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Brain Injury X-Posed: The Survivor's View Laura S. Lorenz, Barbara Webster and eight members of the Massachusetts Brain Injury Association’s Framingham Support Group (page 1 of 0) Page 1 of 3

Brain Injury X-Posed: The Survivor's View

Brain Injury X-Posed: The Survivor’s View

What does it feel like to live with a brain injury? What are the issues and concerns of survivors? How do they cope? Where do they find comfort, support, and hope?

Brain Injury X-Posed: The Survivor’s View is a photographic exhibit created by eight members of the Massachusetts Brain Injury Association’s Framingham support group. Each participant in the project took photographs and wrote personal narratives that reflect their experience living with brain injury. The exhibit was on display during March 2009 at the Massachusetts State House in Boston.

“Taking photos and talking about them helped to peel away the layers of issues and emotions like the layers of an onion,” says Barbara Webster, facilitator of the Framingham group, who also sustained a TBI.

The project was intended to provide an opportunity for support group members to: 

  • reflect on living with brain injury, their progress in dealing with this major life change, and moving on; 
  • use their brain in new ways and employ a variety of cognitive skills;
  • raise awareness about brain injury; and
  • help health providers understand ways to support healing from brain injury.

For the exhibit, participants grouped their photographs into nine themes: the journey, lost dreams, chaos, strategies, advocacy, comfort and support, acceptance, and hope for the future. Please click on the links below to navigate through the project:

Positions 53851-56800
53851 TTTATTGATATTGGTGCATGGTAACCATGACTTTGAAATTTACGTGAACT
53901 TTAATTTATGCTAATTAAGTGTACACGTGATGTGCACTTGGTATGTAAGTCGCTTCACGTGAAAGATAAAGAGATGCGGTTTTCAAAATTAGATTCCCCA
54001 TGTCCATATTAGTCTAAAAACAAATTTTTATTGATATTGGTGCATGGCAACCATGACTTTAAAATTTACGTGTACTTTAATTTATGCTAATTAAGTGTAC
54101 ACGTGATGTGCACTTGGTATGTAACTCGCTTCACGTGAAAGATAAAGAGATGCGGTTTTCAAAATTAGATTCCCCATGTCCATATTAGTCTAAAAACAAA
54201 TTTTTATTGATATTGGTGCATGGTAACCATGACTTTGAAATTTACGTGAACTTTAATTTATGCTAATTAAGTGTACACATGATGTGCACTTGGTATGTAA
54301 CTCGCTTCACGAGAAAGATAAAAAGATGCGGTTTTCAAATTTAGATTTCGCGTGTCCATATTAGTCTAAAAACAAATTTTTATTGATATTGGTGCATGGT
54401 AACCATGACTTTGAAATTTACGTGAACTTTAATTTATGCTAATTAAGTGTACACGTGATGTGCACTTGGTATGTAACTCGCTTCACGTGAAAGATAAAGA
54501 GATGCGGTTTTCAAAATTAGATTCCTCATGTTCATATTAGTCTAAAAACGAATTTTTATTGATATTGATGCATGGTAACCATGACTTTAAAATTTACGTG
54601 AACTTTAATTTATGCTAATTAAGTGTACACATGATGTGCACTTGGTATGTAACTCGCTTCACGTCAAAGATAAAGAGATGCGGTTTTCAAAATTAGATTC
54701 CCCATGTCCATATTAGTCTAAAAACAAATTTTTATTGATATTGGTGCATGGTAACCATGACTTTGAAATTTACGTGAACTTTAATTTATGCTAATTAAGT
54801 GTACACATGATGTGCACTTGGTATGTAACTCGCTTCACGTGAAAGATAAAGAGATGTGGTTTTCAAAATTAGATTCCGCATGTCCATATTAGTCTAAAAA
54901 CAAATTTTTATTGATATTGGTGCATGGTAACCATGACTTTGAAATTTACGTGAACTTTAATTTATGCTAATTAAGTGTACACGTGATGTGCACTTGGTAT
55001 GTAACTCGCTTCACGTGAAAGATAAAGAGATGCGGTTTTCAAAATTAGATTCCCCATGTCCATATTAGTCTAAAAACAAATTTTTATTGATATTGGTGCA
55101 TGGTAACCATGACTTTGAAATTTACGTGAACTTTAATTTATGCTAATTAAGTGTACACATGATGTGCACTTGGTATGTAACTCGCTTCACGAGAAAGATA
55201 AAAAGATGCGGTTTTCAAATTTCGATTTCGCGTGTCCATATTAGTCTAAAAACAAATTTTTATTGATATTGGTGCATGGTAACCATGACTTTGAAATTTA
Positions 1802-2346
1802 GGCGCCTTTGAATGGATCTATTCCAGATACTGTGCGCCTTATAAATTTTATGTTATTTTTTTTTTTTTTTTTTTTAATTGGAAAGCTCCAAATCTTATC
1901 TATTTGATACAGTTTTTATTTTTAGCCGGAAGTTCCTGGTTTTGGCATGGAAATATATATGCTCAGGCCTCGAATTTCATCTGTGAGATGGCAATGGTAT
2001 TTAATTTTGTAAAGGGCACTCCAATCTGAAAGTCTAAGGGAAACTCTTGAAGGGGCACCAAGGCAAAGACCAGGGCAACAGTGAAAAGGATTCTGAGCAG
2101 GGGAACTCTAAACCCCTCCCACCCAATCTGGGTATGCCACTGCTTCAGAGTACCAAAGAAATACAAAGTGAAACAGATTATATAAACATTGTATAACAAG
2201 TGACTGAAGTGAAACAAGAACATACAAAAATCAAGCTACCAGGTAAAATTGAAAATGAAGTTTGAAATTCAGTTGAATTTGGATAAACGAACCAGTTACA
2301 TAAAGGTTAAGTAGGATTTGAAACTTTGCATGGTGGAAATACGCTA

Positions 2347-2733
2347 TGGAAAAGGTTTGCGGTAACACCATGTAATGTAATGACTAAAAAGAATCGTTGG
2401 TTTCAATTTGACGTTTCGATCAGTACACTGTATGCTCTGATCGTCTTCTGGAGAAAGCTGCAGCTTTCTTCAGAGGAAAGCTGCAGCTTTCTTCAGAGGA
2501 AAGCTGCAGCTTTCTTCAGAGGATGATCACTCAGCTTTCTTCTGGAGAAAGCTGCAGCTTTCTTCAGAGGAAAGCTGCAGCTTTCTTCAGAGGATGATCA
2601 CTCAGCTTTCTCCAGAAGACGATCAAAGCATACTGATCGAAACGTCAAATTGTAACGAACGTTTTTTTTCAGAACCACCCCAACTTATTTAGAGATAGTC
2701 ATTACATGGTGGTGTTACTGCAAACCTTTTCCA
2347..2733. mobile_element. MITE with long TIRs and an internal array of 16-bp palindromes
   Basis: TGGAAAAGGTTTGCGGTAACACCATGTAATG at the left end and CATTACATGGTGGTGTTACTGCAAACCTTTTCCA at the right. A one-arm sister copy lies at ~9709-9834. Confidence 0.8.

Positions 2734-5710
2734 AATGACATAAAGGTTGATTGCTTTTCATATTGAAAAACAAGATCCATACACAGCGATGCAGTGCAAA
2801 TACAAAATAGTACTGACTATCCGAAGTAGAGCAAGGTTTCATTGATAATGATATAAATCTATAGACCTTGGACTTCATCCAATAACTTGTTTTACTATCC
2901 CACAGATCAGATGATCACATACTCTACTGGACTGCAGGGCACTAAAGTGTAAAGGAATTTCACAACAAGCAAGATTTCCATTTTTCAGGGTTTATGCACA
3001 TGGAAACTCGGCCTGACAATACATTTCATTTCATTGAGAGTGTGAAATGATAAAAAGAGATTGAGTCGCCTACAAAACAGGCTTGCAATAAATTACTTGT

• The Journey
  • Lost Dreams
  • Chaos
  • Strategies
  • My Advocacy Story
  • Challenges
  • Comfort
  • Acceptance
  • Hope for the Future

"The exhibit is a moving glimpse of how individuals with brain injury deal with this major change and move on with life," said Laura Lorenz, Ph.D., Brandeis University, who brought this "PhotoVoice" project to the Brain Injury Association of Massachusetts.

Want to do your own Photovoice project? Here is the facilitator's guide to get you started.

What is photovoice?

Photovoice is a process by which people can represent their lives, points of view, and experiences using photographs and narratives. Since 1991, people around the world have projected a vision of their lives and educated researchers, social service providers, and policymakers using photovoice. Many groups — from village women in China to young people in American cities, youth leaders in South Africa, and community health volunteers in California — have used photovoice. Photovoice is a type of participatory action research (PAR). PAR is a systematic investigation carried out in collaboration with people who are affected by a particular issue, in this instance living with brain injury. PAR involves integrating science and social practice in a dynamic group setting.

Brain Injury X-Posed: The Survivor’s View

Photovoice Project Co-Facilitators
Laura S. Lorenz, PhD, MEd, Heller School for Social Policy and Management, Brandeis University
Barbara Webster, Co-Founder, ‘Amazing’ Brain Injury Survivor Support Group, Framingham, MA
Laura Foley, Participant, Pilot Study ‘Facilitators and Barriers to Recovery from Traumatic Brain Injury: Through the Lens of Photovoice’
Photovoice Project Participants included Chris R., Dave G., David S, Judy S., Kathleen D., Kathy D., Peggi R., and Scott D.

Brain Injury X-Posed: The Survivor’s View is a traveling exhibit to increase awareness and understanding of brain injury survivors’ challenges and strengths. Learn more by phoning 508-475-0032 or emailing

© 2007 All rights reserved. Information contained on these pages may not be reproduced, copied, published, or redistributed without the written consent of Laura S. Lorenz and Barbara Webster. All requests will be subject to review and approval by the photovoice group members and facilitators. Please contact us by email through Laura at or Barbara at